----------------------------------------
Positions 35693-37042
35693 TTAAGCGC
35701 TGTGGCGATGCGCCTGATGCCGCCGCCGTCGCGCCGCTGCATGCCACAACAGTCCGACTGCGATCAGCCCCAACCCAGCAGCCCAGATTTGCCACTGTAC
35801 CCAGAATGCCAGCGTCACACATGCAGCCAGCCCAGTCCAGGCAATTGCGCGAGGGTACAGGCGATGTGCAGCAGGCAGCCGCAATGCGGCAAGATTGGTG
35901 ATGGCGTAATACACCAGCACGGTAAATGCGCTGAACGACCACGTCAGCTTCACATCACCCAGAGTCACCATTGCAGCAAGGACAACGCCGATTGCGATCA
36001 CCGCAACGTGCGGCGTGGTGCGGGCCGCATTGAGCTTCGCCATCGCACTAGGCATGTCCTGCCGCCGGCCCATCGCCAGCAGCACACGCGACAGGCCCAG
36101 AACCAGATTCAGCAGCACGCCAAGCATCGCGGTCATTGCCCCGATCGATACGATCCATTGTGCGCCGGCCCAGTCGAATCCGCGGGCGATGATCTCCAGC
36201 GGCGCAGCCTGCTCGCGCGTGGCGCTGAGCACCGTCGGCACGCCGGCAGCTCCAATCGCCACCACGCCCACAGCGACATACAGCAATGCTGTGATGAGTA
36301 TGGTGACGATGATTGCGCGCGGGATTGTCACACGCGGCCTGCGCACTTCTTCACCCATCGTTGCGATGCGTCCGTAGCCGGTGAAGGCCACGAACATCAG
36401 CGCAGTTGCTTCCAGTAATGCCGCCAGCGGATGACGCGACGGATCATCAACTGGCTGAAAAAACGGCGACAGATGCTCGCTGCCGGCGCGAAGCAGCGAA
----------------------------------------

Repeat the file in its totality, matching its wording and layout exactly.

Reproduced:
Positions 35693-37042
35693 TTAAGCGC
35701 TGTGGCGATGCGCCTGATGCCGCCGCCGTCGCGCCGCTGCATGCCACAACAGTCCGACTGCGATCAGCCCCAACCCAGCAGCCCAGATTTGCCACTGTAC
35801 CCAGAATGCCAGCGTCACACATGCAGCCAGCCCAGTCCAGGCAATTGCGCGAGGGTACAGGCGATGTGCAGCAGGCAGCCGCAATGCGGCAAGATTGGTG
35901 ATGGCGTAATACACCAGCACGGTAAATGCGCTGAACGACCACGTCAGCTTCACATCACCCAGAGTCACCATTGCAGCAAGGACAACGCCGATTGCGATCA
36001 CCGCAACGTGCGGCGTGGTGCGGGCCGCATTGAGCTTCGCCATCGCACTAGGCATGTCCTGCCGCCGGCCCATCGCCAGCAGCACACGCGACAGGCCCAG
36101 AACCAGATTCAGCAGCACGCCAAGCATCGCGGTCATTGCCCCGATCGATACGATCCATTGTGCGCCGGCCCAGTCGAATCCGCGGGCGATGATCTCCAGC
36201 GGCGCAGCCTGCTCGCGCGTGGCGCTGAGCACCGTCGGCACGCCGGCAGCTCCAATCGCCACCACGCCCACAGCGACATACAGCAATGCTGTGATGAGTA
36301 TGGTGACGATGATTGCGCGCGGGATTGTCACACGCGGCCTGCGCACTTCTTCACCCATCGTTGCGATGCGTCCGTAGCCGGTGAAGGCCACGAACATCAG
36401 CGCAGTTGCTTCCAGTAATGCCGCCAGCGGATGACGCGACGGATCATCAACTGGCTGAAAAAACGGCGACAGATGCTCGCTGCCGGCGCGAAGCAGCGAA